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Commuting Bicycle commuting is easier than you think, before you know it, you'll be hooked. Learn the tips, hints, equipment, safety requirements for safely riding your bike to work.

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Old 08-16-13, 09:18 AM   #1
gholt
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Commute One Handed

I dislocated my shoulder and got a few cracks in my upper arm from MTB accident, and I was wondering if after my shoulder heals a bit if it would be advisable to ride one handed. Wonder if anyone has tried it.

It may be just a really crazzzzy idea. But, I thought I would ask if anyone has done this. I just need to ride to clear my head.
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Old 08-16-13, 09:24 AM   #2
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try holding close to the stem , steer from the saddle.. weight shifts..

you can Manage like that.. but advisable, ? got a Doctor to ask? case by case is beyond my scope..

Not an MD..
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Old 08-16-13, 09:32 AM   #3
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I never stopped riding with a shoulder dislocation and broken collarbone. I was ok except when climbing. I found that if I used my bad side hand to grip my jersey jsut above my right pectoral muscle, that I could climb seated without too much discomfort. It took some healing time to be able to stand and pedal. A danger is if you need to brake suddenly, it will hurt. I did a race 15 days after the injury but only because I felt strong enough to be able to race safely and not be a hazard.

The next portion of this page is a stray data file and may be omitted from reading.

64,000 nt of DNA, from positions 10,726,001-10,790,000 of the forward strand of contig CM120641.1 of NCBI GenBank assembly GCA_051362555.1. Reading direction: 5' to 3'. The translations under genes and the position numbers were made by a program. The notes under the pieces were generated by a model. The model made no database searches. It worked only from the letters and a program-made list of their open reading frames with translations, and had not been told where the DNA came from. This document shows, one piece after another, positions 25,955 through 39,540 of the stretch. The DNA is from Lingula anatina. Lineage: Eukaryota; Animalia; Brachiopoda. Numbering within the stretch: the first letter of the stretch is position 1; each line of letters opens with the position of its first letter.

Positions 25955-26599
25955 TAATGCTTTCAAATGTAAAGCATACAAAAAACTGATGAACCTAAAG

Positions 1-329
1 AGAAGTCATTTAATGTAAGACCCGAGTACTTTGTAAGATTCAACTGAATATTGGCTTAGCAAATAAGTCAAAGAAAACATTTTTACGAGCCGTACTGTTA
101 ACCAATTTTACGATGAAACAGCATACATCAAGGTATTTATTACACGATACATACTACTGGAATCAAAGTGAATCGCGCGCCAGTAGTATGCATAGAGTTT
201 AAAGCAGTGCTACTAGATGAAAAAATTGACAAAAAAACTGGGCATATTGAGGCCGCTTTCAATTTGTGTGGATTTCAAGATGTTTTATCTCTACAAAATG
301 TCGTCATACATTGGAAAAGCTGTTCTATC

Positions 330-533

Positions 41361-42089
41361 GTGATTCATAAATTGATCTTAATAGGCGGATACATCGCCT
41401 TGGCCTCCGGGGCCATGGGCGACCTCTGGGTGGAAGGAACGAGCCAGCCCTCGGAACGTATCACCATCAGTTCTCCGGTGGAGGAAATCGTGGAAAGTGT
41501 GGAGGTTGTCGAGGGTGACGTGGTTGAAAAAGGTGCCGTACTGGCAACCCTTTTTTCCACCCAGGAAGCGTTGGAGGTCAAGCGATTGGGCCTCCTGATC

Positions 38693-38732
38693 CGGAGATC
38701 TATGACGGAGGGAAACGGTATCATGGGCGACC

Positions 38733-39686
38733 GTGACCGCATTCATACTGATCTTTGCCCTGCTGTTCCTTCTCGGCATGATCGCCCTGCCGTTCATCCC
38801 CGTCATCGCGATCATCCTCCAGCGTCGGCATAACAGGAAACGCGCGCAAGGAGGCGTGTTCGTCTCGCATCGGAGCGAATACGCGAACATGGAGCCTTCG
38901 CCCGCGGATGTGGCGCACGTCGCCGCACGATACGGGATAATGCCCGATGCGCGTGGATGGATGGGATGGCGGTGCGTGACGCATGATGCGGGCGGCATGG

Big thing is that you don't want to fall on your bad side for awhile, so be cautious and don't ride if you really cannot handle the bike well enough.
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Old 08-16-13, 09:34 AM   #4
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It probably is a crazy idea. I did it last year, with my left hand just touching the bar with no weight (broken collarbone), but I accepted the risk of re-injuring it if I had to grab the bar for control, or happen to lose control and crash. I used my beater bike with bigger tires and less aggressive riding position, slow and calm. Still there were random sudden pains to deal with without affecting control. It didn't impede the healing process any. If nothing goes wrong, cycling is low impact and not really a problem for this - except for the potential of sudden shock on the bones, or a crash. The bone doctor said no, emphatically no.

I suggest spinning for a bit on a stationary bike first to see how you're reacting to it.
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Old 08-16-13, 09:36 AM   #5
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Quote:
Originally Posted by fietsbob View Post
try holding close to the stem , steer from the saddle.. weight shifts..